Recently, I’ve been noticing a backlash against the trend to do
everything on electronic platforms, and it mirrors some of the decisions I’ve
been making as well. Last year, for instance, I put away my IPAQ in favour of
paper organisational solutions.
Here are six applications we all undertake every day that work better
with the traditional paper and pen solutions than with electronic tools.
1. The task list. Web Worker Daily has an inspirational post on this subject. I
have found that the paper task list is simply a more effective way to organise
my work. I use a form of Bill Westerman’s great GSD system. My GSD book
is portable, works anywhere, has never crashed and doesn’t need a help file.
2. The daily schedule. I use a Moleskine
pocket diary, in which I use a pencil to note my various appointments,
meetings and plans. I can quickly skip to any date and make changes easily
whenever I like. When people in the corporate world invite me to meetings in
Outlook, I write them in my paper diary when I accept the invitation. Other than
that, the only syncing I need to do is to pick up my diary and put it in my
pocket when I go out.
3. Meeting notes. For a while, I used Microsoft OneNote but despite the wonderful flexibility of the
application, the truth is it still isn’t anywhere near as flexible as writing my
own notes in a book or on paper. When I use paper, I can draw pictures, and
highlight relationships between ideas without even thinking about it. Yes,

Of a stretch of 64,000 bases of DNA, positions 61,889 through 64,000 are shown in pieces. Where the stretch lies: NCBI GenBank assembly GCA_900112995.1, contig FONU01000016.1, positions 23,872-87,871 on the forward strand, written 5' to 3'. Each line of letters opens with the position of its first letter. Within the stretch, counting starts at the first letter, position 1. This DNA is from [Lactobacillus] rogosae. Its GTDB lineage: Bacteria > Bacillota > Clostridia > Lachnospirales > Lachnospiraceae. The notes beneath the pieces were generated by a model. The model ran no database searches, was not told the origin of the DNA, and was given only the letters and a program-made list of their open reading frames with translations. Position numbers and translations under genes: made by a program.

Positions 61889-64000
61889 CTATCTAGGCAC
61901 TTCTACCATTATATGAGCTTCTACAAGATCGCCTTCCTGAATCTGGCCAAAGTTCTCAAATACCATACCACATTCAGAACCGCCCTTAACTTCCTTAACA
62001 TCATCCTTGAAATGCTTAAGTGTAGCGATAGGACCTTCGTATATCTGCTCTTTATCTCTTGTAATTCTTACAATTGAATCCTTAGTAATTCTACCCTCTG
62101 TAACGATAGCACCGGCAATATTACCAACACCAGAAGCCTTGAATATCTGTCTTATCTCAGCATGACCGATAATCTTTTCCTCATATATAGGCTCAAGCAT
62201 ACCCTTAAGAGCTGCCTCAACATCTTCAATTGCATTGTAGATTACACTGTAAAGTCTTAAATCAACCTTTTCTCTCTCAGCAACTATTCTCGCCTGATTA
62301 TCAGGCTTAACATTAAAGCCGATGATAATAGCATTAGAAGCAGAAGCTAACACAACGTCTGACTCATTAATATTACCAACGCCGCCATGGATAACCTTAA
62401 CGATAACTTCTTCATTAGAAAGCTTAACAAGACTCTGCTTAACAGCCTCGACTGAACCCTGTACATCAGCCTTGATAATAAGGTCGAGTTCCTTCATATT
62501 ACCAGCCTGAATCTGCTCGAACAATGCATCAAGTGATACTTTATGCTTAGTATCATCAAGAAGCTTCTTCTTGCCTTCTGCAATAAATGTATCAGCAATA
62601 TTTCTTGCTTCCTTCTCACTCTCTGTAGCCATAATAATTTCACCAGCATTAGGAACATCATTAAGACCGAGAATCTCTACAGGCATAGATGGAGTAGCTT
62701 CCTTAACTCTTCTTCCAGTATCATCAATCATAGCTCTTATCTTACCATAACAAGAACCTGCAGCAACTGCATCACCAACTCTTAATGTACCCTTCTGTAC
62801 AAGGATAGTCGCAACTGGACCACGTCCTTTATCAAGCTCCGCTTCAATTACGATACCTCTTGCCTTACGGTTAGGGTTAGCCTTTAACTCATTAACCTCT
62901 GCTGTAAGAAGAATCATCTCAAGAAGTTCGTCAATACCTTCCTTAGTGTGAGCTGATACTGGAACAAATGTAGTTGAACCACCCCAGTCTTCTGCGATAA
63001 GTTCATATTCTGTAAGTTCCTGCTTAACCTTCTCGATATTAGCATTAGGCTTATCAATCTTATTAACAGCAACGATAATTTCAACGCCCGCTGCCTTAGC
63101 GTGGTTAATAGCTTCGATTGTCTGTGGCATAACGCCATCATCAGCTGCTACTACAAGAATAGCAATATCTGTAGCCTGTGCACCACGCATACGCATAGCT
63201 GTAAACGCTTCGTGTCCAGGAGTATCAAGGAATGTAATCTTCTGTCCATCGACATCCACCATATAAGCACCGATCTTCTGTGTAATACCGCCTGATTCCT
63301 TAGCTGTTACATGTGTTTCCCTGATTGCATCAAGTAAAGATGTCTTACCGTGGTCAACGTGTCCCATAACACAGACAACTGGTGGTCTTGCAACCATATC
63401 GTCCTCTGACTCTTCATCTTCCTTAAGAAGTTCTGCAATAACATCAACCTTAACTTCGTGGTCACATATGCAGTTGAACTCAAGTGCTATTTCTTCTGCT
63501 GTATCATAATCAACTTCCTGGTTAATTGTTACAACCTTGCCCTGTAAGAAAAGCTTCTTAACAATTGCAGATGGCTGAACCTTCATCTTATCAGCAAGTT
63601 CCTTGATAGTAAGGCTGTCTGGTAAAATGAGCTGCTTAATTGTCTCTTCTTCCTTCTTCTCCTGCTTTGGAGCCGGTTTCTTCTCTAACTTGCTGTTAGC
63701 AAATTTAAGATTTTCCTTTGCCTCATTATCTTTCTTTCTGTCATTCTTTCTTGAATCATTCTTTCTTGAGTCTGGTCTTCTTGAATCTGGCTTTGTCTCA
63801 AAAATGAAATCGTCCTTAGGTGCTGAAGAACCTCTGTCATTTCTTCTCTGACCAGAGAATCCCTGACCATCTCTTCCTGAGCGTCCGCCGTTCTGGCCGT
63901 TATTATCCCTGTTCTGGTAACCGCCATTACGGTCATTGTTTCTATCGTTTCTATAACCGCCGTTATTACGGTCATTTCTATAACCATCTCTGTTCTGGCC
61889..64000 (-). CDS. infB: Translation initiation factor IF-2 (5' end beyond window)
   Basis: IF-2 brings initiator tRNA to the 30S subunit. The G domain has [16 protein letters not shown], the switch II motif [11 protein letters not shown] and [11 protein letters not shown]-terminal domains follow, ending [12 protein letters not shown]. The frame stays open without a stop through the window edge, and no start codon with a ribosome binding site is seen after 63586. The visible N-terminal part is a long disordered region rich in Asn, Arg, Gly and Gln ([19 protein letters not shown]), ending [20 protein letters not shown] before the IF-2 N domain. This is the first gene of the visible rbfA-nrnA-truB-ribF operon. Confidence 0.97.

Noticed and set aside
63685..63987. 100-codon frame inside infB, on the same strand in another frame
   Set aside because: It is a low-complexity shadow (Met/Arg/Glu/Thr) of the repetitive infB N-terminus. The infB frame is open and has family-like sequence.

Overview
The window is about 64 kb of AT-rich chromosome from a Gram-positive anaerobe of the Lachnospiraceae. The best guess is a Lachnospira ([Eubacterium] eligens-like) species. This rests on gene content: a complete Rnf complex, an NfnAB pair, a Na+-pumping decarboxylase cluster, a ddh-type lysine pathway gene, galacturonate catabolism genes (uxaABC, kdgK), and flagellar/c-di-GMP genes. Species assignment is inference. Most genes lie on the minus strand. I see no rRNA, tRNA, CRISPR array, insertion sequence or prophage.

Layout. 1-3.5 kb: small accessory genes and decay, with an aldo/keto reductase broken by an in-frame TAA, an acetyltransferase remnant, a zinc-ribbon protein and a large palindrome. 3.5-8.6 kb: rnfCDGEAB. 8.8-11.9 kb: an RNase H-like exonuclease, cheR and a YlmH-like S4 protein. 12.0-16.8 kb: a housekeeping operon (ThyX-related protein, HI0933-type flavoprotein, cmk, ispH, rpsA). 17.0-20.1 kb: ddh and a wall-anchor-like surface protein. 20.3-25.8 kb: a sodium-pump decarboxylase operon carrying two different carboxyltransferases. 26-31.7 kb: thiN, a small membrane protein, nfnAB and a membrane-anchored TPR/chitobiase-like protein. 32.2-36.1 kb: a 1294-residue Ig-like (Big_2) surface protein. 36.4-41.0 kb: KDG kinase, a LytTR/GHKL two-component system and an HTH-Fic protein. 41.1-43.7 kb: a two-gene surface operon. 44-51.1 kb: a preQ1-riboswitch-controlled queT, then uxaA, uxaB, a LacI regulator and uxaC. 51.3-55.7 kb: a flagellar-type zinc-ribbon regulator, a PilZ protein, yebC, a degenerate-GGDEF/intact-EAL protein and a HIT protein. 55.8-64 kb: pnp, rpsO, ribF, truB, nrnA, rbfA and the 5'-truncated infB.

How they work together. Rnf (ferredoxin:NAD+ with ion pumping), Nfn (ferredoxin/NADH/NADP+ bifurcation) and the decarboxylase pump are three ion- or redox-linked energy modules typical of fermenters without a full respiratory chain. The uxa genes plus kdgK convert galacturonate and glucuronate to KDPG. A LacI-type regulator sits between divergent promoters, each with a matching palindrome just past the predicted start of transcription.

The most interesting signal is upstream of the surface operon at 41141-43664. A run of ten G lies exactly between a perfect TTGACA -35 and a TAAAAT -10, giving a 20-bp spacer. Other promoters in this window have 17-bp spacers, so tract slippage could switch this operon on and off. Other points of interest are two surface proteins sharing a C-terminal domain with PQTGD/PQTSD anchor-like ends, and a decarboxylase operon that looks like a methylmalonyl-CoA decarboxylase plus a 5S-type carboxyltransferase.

OneNote can do that too, but while I’m thinking about the key and mouse actions
to make that happen, I’m not concentrating on what’s happening in the meeting.
4. Mind maps. There are lots of PC mind mapping
applications. I quite like MindManager. But after you’ve created a few mind maps on a
computer, you start to notice they all look the same. They’re nice and shiny and
professional looking, of course, but they aren’t memorable in the way a
hand-drawn one is. When you draw a bad picture of a factory on your paper mind
map, it’s more memorable that the perfect clipart one on screen. When your map
ends up asymmetrical because you overestimated how far a topic would take you,
it’s more memorable. The imperfections of the paper design create memory hooks
that the perfect computer versions just don’t.
5. Your journal. I’ve written about the value I get from
keeping a daily record of my life before, and I just can’t imagine doing
this in any way other than in a book with a fountain pen. I write more slowly
than I can type, and this allows me to record rather more fully-formed ideas
that those my keyboard produces. The journal can accompany me anywhere and I can
access it quickly in situations in which I’d hesitate to open a laptop. It’s
6. Personal letters and greeting cards. Compare the
experience of receiving a hand-written note or card in the mail with that of
receiving an e-mail or an e-card. Someone took the trouble not just to click a
few keys, but to write you a personal message, put it in an envelope which they
then addressed, stamped and posted. Is that not a more valuable affirmation of
your relationship than a few on-screen dancing bunnies?
Visit his blog, "Working on Me".